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Louis B. Mayer loved operettas, the more schmaltz the better, as they say. He continued to produce them throughout the 1930s as vehicles for his popular star Jeanette MacDonald. It must be said that European divas like Gitta Alpar were enormously popular. Her German, Czech and Hungarian films are still being shown overseas.
MGM's "fanciful biography" of Johann Strauss is a visually exciting hybrid between the musical bio and operetta. Dimitri Tiomkin reworked The Waltz King's biggest hits into a series of exciting Hollywood-style musical numbers. Oscar Hammerstein II wrote lyrics for some of the tunes as well. An opening card tells us that The Great Waltz isn't historically accurate, but an expression of the spirit of the composer's music. In other words, it's fantasy time, plain and simple.
Bank clerk Johann Strauss II (Fernand Gravet of La ronde) is fired for writing waltzes on the job. His ever-faithful sweetheart Poldi Vogelhuber (Luise Rainer), a baker's daughter, suggests that her "Schani" just get all of his friends who play instruments together and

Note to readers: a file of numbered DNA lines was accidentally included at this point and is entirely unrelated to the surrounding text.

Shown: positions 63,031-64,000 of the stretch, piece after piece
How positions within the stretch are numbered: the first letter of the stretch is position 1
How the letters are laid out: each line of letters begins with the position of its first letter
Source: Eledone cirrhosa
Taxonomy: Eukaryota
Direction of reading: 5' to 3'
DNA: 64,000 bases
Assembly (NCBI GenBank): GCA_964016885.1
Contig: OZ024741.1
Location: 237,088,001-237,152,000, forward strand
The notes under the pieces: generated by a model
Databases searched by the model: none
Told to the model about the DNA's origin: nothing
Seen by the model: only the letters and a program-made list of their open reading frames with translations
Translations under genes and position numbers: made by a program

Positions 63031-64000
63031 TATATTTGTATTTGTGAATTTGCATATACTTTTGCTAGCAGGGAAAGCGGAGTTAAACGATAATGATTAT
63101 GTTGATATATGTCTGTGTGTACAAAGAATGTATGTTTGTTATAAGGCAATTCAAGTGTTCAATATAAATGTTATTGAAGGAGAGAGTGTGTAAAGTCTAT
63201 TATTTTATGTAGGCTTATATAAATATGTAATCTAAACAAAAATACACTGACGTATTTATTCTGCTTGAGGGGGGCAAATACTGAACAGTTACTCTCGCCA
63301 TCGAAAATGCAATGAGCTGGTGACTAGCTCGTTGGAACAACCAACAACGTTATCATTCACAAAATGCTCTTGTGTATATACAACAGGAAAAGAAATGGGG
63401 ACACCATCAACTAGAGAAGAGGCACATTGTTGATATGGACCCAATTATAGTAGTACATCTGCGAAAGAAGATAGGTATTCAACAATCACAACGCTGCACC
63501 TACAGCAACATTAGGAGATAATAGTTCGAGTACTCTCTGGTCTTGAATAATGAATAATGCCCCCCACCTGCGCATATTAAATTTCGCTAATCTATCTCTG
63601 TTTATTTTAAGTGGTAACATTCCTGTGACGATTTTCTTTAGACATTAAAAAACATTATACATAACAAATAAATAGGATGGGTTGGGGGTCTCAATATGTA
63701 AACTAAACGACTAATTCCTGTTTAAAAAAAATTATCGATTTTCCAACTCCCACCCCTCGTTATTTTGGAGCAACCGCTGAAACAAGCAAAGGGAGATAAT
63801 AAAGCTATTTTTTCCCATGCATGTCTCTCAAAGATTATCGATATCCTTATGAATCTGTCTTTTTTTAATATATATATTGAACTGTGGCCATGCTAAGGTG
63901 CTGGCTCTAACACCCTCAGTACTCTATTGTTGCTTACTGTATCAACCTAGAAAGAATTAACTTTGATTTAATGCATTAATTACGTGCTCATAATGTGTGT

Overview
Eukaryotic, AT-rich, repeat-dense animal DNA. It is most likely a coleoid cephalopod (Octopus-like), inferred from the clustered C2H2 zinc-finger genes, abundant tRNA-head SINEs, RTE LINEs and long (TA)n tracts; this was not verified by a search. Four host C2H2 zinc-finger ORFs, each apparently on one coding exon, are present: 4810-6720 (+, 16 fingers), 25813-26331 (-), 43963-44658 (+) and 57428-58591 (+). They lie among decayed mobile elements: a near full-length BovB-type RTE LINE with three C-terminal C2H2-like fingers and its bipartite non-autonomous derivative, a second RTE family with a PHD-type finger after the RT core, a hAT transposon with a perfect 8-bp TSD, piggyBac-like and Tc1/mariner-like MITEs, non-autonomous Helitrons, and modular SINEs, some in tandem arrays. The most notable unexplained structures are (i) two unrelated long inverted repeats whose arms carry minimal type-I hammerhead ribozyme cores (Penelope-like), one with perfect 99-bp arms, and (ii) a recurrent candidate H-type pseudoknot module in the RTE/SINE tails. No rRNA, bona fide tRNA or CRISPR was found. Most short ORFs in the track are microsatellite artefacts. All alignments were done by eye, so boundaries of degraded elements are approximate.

Forget schmaltz and forget Nelson Eddy's rosy cheeks... The Great Waltz is definitely one of the better musicals of the 1930s and perhaps the most visually exciting one outside the realm of Busby Berkeley. The key would seem to be the excellent French director Julien Duvivier, the maker of superior silent dramas (Poil du carotte, Au bonheur des dames) and uncompromised talkies like Maria Chapdelaine and La Bandera. The international hit Pépé le Moko earned Duvivier an MGM contract, where he immediately made his mark with this killer show. Duvivier has a magic touch with his actresses. Luise Rainer's "little woman" endures ordeals of humiliation with a trembling smile, and never wears out her welcome. And what under any other MGM director might be truly dull dialogue scenes, come sharply to life with the impressive Miliza Korjus, a classically-trained Polish singing star. Korjus' Carla Donner is a grinning, haughty, self-assured mantrap. Carla refuses to act in a predictable manner. Liberated by her talent and good looks, she has Lionel Atwill's Count eating out of her hand. She doesn't mind when the folks at a country inn assume that she's Strauss's wife. The energetic Korjus blasts out the high notes like nothing human, all the while smiling and dancing in a way that makes her look like the secret of life itself. This may be your great grandfather's idea of sex appeal, but Korjus has it and under Duvivier's direction it still has plenty of oomph.